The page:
Chris:  better not start throwing in new terms for old meanings.  GNU uses the term "free as in beer" to represent what you call, "open as in free".  They use "free as in speech" for "available".

OSI/ESR would use the terms gratis/libre.

Wednesday, June 30, 2004

>OSI/ESR would use the terms gratis/libre.

Thanks.  I knew the beer one, couldn't remember the other...brainfart.  So, using that terminology, I'm all for "free as in speech", but have serious reservations about "free as in beer".

Chris Kessel
Wednesday, June 30, 2004

I use Mantis and it's not bad.  There are of course a lot of features we simply don't use and thus ignore.  Seems to run fine and we haven't run across any bugs.

Wednesday, June 30, 2004

Check out FlySpray - it's pretty good.

Thursday, July 1, 2004


Thursday, July 1, 2004

pick something that sucks.  give the shits their money's worth.

Thursday, July 1, 2004

We've used mantis in several different projects with different companies relatively successfully .. as someone mentioned earlier, you can just disregard the portions of it you don't need.

Thursday, July 1, 2004

I worked in quite a big company with lots of money.  It had a lot of red tape.

Anything under £2000 really wasn't worth trying to buy - it was more paperwork than it was worth.  We used to buy those kind of things on credit cards and issue expense claims upon them, instead of p reqs.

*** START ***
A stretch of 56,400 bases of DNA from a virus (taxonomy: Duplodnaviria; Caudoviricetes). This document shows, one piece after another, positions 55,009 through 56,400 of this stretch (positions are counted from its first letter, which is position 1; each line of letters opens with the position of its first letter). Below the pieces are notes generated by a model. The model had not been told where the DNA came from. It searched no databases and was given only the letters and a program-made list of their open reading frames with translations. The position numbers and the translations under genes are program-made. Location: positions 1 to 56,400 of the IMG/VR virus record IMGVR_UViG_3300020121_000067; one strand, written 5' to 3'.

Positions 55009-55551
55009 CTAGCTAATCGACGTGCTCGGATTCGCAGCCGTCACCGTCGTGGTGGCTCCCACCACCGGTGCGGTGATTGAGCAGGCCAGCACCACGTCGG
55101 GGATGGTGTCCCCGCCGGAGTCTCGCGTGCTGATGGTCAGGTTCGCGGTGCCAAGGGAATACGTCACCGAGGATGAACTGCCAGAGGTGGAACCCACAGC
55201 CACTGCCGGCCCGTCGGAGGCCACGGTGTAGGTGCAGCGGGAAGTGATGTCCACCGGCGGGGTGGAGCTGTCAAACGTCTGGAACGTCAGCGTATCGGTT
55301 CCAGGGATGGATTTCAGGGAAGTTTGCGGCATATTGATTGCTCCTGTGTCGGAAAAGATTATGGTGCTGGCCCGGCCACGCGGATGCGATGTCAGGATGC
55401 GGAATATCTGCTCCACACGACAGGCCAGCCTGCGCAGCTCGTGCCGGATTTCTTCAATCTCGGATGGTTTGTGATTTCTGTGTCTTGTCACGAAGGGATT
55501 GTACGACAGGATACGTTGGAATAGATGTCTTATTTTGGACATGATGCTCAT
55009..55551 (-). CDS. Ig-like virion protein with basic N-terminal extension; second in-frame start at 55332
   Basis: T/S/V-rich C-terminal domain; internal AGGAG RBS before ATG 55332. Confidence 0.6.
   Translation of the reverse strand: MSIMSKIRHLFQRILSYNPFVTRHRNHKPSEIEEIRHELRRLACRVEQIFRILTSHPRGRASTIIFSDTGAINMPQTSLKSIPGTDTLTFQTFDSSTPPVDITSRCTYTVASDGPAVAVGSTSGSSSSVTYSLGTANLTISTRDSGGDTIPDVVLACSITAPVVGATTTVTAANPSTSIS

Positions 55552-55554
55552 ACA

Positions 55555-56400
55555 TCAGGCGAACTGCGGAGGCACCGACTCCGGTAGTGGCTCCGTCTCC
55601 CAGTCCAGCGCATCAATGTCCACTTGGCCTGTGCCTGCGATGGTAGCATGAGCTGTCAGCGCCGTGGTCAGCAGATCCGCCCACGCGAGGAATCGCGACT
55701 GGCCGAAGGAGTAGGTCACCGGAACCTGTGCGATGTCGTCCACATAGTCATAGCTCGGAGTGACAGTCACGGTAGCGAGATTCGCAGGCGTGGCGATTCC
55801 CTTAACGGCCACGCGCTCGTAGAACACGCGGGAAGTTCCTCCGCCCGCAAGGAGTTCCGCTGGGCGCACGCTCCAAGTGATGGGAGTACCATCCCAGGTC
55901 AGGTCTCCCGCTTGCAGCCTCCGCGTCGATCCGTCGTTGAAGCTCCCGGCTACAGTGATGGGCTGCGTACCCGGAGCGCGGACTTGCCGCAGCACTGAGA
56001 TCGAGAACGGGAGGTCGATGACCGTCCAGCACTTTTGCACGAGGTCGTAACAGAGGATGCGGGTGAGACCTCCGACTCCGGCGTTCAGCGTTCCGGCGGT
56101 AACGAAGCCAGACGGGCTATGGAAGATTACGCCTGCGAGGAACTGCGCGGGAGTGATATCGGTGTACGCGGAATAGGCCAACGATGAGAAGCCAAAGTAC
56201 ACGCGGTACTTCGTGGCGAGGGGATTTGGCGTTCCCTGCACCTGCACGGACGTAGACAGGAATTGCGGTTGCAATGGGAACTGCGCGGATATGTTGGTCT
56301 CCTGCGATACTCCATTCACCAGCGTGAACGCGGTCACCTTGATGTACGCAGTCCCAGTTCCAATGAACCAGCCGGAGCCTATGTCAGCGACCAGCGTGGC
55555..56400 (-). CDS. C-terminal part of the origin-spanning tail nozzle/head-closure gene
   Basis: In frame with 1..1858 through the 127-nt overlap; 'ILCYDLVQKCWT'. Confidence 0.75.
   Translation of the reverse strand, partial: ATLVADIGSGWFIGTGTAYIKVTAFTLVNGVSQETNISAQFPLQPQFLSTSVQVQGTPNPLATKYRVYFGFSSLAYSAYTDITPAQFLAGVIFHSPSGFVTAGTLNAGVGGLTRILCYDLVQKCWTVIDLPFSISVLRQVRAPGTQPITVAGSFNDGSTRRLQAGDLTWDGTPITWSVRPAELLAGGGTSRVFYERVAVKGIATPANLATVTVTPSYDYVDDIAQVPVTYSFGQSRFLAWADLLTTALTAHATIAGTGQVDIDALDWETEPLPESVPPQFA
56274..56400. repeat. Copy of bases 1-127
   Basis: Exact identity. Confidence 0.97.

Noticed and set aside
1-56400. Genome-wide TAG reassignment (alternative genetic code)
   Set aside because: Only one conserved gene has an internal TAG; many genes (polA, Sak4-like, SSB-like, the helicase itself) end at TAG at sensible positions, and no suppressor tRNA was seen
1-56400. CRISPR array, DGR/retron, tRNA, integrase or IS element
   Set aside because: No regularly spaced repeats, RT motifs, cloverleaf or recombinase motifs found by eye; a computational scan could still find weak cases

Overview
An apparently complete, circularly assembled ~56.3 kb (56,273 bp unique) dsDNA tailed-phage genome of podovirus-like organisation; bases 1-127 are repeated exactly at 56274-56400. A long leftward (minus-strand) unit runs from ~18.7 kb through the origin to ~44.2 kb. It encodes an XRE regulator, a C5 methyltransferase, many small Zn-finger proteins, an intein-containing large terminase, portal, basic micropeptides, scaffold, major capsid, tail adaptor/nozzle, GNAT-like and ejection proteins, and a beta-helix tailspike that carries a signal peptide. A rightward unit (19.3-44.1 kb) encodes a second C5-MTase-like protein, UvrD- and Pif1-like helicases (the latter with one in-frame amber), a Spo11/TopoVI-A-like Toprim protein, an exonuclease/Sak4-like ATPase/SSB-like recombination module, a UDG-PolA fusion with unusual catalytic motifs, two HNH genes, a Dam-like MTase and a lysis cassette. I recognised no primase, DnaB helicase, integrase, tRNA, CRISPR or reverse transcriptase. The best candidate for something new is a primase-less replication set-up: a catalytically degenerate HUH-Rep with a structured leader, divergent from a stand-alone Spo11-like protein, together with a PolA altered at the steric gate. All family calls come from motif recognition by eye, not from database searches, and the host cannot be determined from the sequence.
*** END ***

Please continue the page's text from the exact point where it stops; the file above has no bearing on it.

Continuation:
Anything over £10000 or so needed my manager's manager to sign, so really wasn't worth trying to buy either..

Not all companies give all employees company credit cards, or have faith their boss is going to accept the claim etc.

i like i
Thursday, July 1, 2004

I've been using Mantis for a few weeks now as my hosting company does not support java/jsp like I can locally.

I found Scarab (java/jsp-based) to be incredibly flexible to the point of not being useful when you first install it.  You have to build up all your fields and type of tickets, so it takes some planning and thought in advance and then before you can use it.

Mantis, on the other hand, has a bunch of stuff pre-defined and allows for additional stuff to be defined pretty quickly.  I'm rolling it out to my development group in about 15 minutes.

Thursday, July 1, 2004

Unlicenced copy of FogBUGZ?

Just me (Sir to you)
Thursday, July 1, 2004

Painless Software Schedules
Painless Bug Tracking

Was Joel a dentist in a previous life?
Thursday, July 1, 2004

Sheesh, remind me never to ask for recommendations for FOSS on JoS...

Anyway, I looked pretty seriously at Flyspray, Mantis and Bugzilla.  FWIW, here are my observations.

Bugzilla seems to have more features than a small shop would need and has a complex interface compared to the others.  Think of it in terms of the scope and complexity of the Mozilla project.  I think it's also written in Perl, so if PHP is preferable to Perl, continue on.

Mantis is more customizable than Flyspray, but has a butt ugly and less intuitive UI.  Flyspray seems pretty focused on what it does and doesn't do--enough flexibility to do what you need, but doesn't try to do everything under the sun.  The UI is pretty clean and functional.  Both of them are written in PHP and use MySQL for the data store.

We were using the trial version of FogBUGZ and liked it so we narrowed our choices to it and Flyspray.  FogBUGZ had a few more features, but its advantages weren't significant enough over Flyspray for our purposes, so we went with Flyspray and haven't had any complaints.

Friday, July 2, 2004